Homeowners are increasingly enthusiastic about investing labor, time, and money into improvements in both the interior and exterior of their homes and project planning, according to the Home Improvement Research Institute (HIRI). Two separate reports from HIRI suggest homeowner attitudes around home improvements are positive.

HIRI's 2019 Project Decision Study suggests financial outlays on home improvements continue to rise, even as homeowner spending in several other categories is stagnating or declining. The study also suggests homeowners tend to spend long periods of time considering projects before moving forward. The average time from the birth of an idea to the "go-ahead decision" is six to seven months, according to HIRI. Cost concerns may factor into the long delay and, in some cases, the cancellation of certain projects. HIRI finds price is the top criteria when homeowners are considering projects. The report also finds that homeowners are increasingly accessing online resources to do project research, mirroring the findings of Buildertrend's 2020 Digitally Savvy Homeowners Report. According to HIRI, more than 90% of home improvement consumers report researching online ahead of home improvement purchases, with 40% citing online research as "extremely important" to their final decision. While many homeowners may be doing research into residential construction companies, they also may be researching to see whether they can take on a home improvement project without professional help. Homeowners are most likely to purchase hand tools and accessories, kitchen and bathroom accessories, electrical and lighting products, and power tools and accessories online after conducting product research.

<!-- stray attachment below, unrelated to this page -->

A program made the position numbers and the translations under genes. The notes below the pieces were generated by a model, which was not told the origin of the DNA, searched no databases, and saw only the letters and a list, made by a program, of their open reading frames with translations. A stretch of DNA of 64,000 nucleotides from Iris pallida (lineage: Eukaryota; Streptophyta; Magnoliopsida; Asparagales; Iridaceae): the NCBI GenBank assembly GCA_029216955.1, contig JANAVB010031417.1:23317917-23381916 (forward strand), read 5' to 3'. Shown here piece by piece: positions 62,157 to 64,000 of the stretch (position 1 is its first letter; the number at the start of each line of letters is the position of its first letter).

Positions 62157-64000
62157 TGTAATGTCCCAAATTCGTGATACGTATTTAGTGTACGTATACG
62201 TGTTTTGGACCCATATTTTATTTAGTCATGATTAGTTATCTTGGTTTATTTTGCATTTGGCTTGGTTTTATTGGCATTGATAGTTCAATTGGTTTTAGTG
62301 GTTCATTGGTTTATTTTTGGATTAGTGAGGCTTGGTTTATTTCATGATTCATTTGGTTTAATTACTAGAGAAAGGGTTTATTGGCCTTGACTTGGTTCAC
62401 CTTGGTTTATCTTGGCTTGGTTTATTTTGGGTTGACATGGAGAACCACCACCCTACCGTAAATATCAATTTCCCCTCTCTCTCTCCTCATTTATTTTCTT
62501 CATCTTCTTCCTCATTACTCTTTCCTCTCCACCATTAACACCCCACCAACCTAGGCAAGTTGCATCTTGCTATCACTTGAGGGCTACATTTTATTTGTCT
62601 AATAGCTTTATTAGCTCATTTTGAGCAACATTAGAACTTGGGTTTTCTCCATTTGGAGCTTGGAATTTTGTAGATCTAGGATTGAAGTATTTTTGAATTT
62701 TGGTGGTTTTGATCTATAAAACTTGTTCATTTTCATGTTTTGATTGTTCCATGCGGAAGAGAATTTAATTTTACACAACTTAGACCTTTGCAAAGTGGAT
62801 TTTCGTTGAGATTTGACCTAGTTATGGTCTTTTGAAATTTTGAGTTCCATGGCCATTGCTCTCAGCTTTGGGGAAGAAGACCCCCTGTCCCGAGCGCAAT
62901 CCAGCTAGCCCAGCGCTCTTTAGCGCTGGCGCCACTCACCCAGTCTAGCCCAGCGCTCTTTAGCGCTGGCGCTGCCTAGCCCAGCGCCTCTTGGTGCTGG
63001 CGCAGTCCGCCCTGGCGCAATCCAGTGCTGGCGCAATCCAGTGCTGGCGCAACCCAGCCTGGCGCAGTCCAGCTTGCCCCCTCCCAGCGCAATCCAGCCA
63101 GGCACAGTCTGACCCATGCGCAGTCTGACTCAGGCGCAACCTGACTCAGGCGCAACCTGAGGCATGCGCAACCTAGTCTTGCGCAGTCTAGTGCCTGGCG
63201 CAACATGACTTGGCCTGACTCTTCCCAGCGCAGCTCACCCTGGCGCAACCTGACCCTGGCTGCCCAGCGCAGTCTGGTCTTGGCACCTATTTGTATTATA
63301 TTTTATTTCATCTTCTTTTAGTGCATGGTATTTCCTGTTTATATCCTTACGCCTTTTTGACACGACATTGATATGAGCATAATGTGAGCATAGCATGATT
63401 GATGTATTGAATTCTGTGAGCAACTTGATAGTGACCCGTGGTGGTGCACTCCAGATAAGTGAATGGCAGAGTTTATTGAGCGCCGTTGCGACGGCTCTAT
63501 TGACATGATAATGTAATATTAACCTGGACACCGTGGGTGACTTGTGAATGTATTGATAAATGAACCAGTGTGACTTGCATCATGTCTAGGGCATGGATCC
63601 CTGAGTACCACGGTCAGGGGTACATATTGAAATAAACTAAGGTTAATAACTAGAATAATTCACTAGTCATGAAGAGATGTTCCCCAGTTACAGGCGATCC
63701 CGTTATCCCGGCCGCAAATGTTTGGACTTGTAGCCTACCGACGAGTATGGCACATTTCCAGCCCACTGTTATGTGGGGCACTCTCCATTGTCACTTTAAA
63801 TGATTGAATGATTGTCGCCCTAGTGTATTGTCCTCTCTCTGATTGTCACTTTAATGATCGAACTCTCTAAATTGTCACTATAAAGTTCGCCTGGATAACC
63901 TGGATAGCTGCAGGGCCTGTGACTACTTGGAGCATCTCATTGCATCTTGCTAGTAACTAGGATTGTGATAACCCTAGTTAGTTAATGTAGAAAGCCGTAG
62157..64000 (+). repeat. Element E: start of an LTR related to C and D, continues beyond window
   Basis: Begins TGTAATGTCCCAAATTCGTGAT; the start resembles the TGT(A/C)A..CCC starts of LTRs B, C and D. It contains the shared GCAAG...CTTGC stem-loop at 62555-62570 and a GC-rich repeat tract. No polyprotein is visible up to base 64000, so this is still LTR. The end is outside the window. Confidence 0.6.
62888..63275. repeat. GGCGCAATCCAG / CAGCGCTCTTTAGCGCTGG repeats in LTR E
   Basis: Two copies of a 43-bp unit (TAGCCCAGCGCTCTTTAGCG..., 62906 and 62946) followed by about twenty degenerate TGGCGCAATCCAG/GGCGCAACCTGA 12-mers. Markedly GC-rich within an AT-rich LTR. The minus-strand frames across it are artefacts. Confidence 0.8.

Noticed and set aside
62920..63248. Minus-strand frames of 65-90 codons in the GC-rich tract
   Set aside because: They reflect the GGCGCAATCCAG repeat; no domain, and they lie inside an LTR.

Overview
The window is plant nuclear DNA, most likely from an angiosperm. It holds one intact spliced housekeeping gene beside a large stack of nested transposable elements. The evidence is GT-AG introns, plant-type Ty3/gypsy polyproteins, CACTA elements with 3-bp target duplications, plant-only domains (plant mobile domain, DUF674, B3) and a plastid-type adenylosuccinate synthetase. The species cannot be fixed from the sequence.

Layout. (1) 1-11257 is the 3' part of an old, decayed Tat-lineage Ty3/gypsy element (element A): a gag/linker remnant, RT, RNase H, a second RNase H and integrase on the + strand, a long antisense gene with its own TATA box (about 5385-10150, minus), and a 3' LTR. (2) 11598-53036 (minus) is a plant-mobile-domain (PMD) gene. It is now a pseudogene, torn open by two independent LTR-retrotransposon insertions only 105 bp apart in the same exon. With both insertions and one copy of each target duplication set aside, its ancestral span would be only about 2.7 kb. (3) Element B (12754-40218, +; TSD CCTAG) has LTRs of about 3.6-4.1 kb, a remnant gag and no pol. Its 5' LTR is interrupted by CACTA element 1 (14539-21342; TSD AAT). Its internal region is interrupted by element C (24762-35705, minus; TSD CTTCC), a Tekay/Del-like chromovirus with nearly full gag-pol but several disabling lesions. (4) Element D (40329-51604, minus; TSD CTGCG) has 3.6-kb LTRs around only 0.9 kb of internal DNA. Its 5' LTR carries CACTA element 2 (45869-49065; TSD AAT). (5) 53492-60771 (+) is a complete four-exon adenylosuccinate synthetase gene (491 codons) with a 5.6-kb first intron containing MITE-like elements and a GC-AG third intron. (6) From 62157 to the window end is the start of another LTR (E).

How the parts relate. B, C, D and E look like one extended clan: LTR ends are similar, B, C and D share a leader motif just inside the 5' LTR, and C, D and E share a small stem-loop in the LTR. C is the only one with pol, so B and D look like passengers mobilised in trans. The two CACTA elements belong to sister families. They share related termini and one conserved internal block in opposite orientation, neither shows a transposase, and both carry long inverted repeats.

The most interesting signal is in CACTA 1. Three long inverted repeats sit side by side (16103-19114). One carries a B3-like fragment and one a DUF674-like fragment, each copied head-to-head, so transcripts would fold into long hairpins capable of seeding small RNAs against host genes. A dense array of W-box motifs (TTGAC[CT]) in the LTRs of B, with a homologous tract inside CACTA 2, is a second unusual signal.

While HIRI's Project Decision Study suggests home improvement spending is on the rise, its Q4 2019 Consumer Project Sentiment Tracking Study found project planning ending 2019 on a strong note. In particular, the study found the western region of the United States surged in project planning activity after a "disappointing close to 2018." The tracking study defines project planning as work homeowners are planning to do around the home in the three months following the quarter in which they are surveyed. Despite project planning ending the year strongly, consumer confidence was not strong at the close of the year. HIRI noted that consumer confidence was not as unsteady at the end of the year as in the middle of the year when tariffs were at the forefront of the news cycle.